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My new goat kid walks on three legs... can I help him?  RSS feed

 
T Melville
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Nemo was born on 1/26/17. His legs wouldn't support him. He couldn't stand, even with help until he was about two days old. (Or without help until day three or four.) When I found he (and his twin that didn't make it) couldn't walk or stand, I looked up the syptom in "Raising Goats Naturally" by Deborah Niemann. I also googled it. The top candidates for the cause were selenium deficiency and underdeveloped muscles and tendons in the legs, possibly caused by crowding in the womb. A video I saw indicated that if you help 'em stand several times per day they generally get well in about four days. So I helped him stand, and watched his progress. It took about five days to get full use of three of his legs. At that time, he was just starting to put a little weight on the fourth.I let him do his thing for a few days, and found he'd stopped using the fourth leg.

Maybe he just gave up? Or there's another problem? He has a callus or scar tissue on his back legs from dragging them before he used them. He doesn't bend that knee, and he acts like it hurts if I try to bend it. Should I take him to the vet? Amateur physical therapy?





Here's a link to some videos of him walking, in case it helps to see how he moves.

Thank you!
 
Deborah Niemann
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If his twin didn't make it, I wonder if they were premature? The only time I've had a kid that couldn't stand for two days was if it was premature or suffered severe hypothermia and almost died at birth. Since this one is mostly fine except for one leg now, I'd rule out selenium deficiency, which is systemic. He might not be using that leg because the tendons are flexed the wrong way. You could try splinting the leg to stretch it in the correct position. If a kid is born like this, I've seen it correct on it's own within a few hours of birth. If not, splinting it usually helps. The one time that we did it, the splint fell off after about three days, and the kid used the leg normally after that. Basically, use something like a popsicle stick and tape it to the back of the leg so that the ankle is forced into the correct position instead of being flexed backwards.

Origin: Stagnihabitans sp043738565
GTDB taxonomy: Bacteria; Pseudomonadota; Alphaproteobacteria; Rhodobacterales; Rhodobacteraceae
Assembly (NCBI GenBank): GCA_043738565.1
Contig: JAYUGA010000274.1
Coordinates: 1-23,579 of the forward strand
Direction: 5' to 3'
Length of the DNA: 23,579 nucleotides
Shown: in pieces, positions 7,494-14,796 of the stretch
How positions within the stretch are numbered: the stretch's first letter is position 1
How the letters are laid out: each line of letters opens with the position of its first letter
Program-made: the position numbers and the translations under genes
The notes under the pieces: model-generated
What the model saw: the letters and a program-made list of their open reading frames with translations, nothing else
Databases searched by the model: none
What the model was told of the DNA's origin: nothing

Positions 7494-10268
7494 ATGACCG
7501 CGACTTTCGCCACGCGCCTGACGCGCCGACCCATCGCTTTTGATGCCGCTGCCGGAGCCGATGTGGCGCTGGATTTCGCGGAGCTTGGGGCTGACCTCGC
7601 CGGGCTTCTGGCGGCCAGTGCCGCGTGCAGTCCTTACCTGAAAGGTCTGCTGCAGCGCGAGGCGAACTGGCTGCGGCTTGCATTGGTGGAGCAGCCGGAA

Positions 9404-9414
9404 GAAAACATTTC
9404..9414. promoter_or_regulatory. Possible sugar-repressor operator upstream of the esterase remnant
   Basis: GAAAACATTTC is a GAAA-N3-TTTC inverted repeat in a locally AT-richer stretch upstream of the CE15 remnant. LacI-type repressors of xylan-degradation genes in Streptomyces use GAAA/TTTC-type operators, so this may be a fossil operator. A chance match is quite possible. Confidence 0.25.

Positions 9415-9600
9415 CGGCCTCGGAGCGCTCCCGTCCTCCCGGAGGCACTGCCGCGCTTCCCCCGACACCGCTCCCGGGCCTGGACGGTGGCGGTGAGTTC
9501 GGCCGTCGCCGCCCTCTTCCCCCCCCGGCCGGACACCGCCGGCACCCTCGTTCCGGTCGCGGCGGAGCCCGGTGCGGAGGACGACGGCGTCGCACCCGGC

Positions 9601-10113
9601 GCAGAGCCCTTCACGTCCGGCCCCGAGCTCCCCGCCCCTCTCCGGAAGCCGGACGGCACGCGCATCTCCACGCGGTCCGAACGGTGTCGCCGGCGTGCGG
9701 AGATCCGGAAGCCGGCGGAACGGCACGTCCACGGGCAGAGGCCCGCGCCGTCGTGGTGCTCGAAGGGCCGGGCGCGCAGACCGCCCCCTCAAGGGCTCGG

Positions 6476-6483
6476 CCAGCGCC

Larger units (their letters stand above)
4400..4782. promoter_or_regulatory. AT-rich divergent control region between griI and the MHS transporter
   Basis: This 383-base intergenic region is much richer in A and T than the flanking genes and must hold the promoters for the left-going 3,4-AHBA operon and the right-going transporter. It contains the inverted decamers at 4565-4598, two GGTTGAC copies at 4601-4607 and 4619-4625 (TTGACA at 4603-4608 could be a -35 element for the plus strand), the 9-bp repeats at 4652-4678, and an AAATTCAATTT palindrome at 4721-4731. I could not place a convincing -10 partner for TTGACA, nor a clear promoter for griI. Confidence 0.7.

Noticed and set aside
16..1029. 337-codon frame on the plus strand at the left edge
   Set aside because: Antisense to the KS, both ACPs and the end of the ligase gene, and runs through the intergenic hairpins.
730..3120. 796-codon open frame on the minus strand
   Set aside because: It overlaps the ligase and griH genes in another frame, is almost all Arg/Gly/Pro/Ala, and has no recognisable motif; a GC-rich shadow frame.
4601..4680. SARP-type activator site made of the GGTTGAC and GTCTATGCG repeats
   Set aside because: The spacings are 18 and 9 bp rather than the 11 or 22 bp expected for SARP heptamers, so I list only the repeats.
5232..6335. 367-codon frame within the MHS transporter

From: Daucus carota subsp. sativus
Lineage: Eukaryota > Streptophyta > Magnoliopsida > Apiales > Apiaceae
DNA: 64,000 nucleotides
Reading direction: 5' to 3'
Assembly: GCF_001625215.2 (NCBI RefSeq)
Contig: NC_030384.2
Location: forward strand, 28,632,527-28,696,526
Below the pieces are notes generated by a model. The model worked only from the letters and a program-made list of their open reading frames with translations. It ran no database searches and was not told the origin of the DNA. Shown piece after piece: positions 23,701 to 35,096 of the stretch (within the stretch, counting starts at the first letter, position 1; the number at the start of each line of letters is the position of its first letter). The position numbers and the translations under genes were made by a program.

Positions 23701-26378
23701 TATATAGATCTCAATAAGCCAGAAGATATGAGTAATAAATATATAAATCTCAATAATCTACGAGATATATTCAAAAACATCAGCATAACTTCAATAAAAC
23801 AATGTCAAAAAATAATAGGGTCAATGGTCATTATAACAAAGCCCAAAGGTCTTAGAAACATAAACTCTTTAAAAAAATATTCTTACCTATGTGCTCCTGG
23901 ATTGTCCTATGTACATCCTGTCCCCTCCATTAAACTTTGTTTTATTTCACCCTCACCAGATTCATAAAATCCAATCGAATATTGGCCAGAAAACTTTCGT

T Melville
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Sorry I've not followed up earlier. Little Nemo didn't make it. We just found him dead oe morning. He'd been getting around well, following his mom all over the pasture the day before. We were trying to decide if we wanted to splint it ourselves or show him to the vet. Thank you for the reply!
 
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